Keith Jarrett

Few musicians have had the impressive career that Keith Jarrett has had. Since the ‘60s, he’s been consistently successful. Jarrett is known in particular for his fusion of jazz with other genres -- a quality that would influence the likes of Art Blakey and Miles Davis.

Jarrett was born in Allentown, Pennsylvania in 1945. He began piano lessons right before turning 3. Possessed with perfect pitch, he was quickly recognized as a child prodigy. He made his performance debut only two years later, appearing on a local talent TV show. By age 7, he was playing Mozart and Beethoven off memory alone. He continued his classical piano training well into his teens at the Curtis Institute in Philadelphia.

But it was impossible to escape the influence of jazz. Philadelphia was a hotbed of jazz in the ‘50s, fostering the likes of McCoy Tyner and Dizzy Gillespie. (Though Californian Dave Brubeck was a particular inspiration of his.) Jarrett was quickly enamoured with the sound, and began attending jazz bandleader Stan Kenton's music summer camps. So great was his love of jazz, that he reportedly turned down an offer to study classical music in Paris in order to further his jazz studies.

In 1963, Jarrett attended the Berklee College of Music in Boston, and a year later, he moved to New York City to begin professional work. He started playing at the popular jazz club the Village Vanguard, where Art Blakey heard him and invited him to play with his band The Jazz Messengers. A couple years later, he was noticed by members of the Charles Lloyd Quartet. (It’s debated whether Lloyd himself or his drummer Jack DeJohnette discovered Jarrett first.)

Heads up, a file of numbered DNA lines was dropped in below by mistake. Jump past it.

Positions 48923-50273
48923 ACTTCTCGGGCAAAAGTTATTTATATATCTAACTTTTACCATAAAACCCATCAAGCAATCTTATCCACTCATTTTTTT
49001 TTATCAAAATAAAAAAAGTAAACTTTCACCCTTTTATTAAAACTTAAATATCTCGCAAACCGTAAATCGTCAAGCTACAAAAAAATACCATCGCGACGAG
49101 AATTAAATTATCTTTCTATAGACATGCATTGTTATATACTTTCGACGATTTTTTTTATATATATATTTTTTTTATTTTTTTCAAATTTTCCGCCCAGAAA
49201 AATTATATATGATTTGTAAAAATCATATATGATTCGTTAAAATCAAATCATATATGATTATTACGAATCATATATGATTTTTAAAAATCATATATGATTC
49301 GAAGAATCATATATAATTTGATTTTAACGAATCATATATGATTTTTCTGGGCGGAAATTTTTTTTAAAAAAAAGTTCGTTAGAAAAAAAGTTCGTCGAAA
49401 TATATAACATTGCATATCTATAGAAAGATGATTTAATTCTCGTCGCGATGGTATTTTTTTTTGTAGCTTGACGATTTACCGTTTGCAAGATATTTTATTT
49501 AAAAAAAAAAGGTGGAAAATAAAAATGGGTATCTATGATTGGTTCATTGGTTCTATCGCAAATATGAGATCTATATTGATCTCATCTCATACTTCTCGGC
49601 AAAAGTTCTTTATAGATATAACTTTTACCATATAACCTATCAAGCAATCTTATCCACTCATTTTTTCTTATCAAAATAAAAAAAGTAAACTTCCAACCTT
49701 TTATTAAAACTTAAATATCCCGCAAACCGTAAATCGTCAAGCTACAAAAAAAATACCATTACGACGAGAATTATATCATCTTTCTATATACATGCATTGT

By the mid-’60s, the Charles Lloyd Quartet was one of the biggest jazz acts going. Their 1966 album, Forest Flower, was met with national acclaim. Known for their groovy, rock-and-R&B-fused sound, the Quartet signalled the turn away from bebop and toward jazz fusion. Jarrett embarked on a worldwide tour with the band, making him a household name in jazz and rock circles.

The Quartet broke up in the late ‘60s, but Jarrett’s star kept rising. As a leader of jazz fusion, he was asked by Miles Davis to play piano and organ for his new fusion band. Collaborating alongside fellow pianist Chick Corea, Jarrett continued to expand the idea of jazz, especially in experimenting with an all-electric sound.